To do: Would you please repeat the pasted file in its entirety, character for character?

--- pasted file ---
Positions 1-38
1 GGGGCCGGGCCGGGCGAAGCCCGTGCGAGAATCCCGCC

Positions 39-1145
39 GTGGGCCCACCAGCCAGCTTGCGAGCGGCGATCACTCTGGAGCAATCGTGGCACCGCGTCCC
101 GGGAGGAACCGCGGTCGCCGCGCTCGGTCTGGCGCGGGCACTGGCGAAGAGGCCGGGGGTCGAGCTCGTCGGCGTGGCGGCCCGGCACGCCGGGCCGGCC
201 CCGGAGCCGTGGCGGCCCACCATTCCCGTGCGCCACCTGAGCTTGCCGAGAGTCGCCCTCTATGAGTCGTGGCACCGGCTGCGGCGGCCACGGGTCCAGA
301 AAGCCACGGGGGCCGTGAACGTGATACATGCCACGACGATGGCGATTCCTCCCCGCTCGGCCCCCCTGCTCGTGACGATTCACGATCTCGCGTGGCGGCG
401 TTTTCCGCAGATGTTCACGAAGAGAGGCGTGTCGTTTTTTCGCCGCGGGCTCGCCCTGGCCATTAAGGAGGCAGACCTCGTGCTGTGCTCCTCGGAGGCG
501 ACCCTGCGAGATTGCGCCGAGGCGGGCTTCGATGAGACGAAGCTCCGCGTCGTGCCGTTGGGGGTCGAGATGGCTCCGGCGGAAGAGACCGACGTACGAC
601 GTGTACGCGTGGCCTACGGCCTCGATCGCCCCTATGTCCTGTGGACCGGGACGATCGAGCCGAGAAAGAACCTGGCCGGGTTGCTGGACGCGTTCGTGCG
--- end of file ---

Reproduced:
Positions 1-38
1 GGGGCCGGGCCGGGCGAAGCCCGTGCGAGAATCCCGCC

Positions 39-1145
39 GTGGGCCCACCAGCCAGCTTGCGAGCGGCGATCACTCTGGAGCAATCGTGGCACCGCGTCCC
101 GGGAGGAACCGCGGTCGCCGCGCTCGGTCTGGCGCGGGCACTGGCGAAGAGGCCGGGGGTCGAGCTCGTCGGCGTGGCGGCCCGGCACGCCGGGCCGGCC
201 CCGGAGCCGTGGCGGCCCACCATTCCCGTGCGCCACCTGAGCTTGCCGAGAGTCGCCCTCTATGAGTCGTGGCACCGGCTGCGGCGGCCACGGGTCCAGA
301 AAGCCACGGGGGCCGTGAACGTGATACATGCCACGACGATGGCGATTCCTCCCCGCTCGGCCCCCCTGCTCGTGACGATTCACGATCTCGCGTGGCGGCG
401 TTTTCCGCAGATGTTCACGAAGAGAGGCGTGTCGTTTTTTCGCCGCGGGCTCGCCCTGGCCATTAAGGAGGCAGACCTCGTGCTGTGCTCCTCGGAGGCG
501 ACCCTGCGAGATTGCGCCGAGGCGGGCTTCGATGAGACGAAGCTCCGCGTCGTGCCGTTGGGGGTCGAGATGGCTCCGGCGGAAGAGACCGACGTACGAC
601 GTGTACGCGTGGCCTACGGCCTCGATCGCCCCTATGTCCTGTGGACCGGGACGATCGAGCCGAGAAAGAACCTGGCCGGGTTGCTGGACGCGTTCGTGCG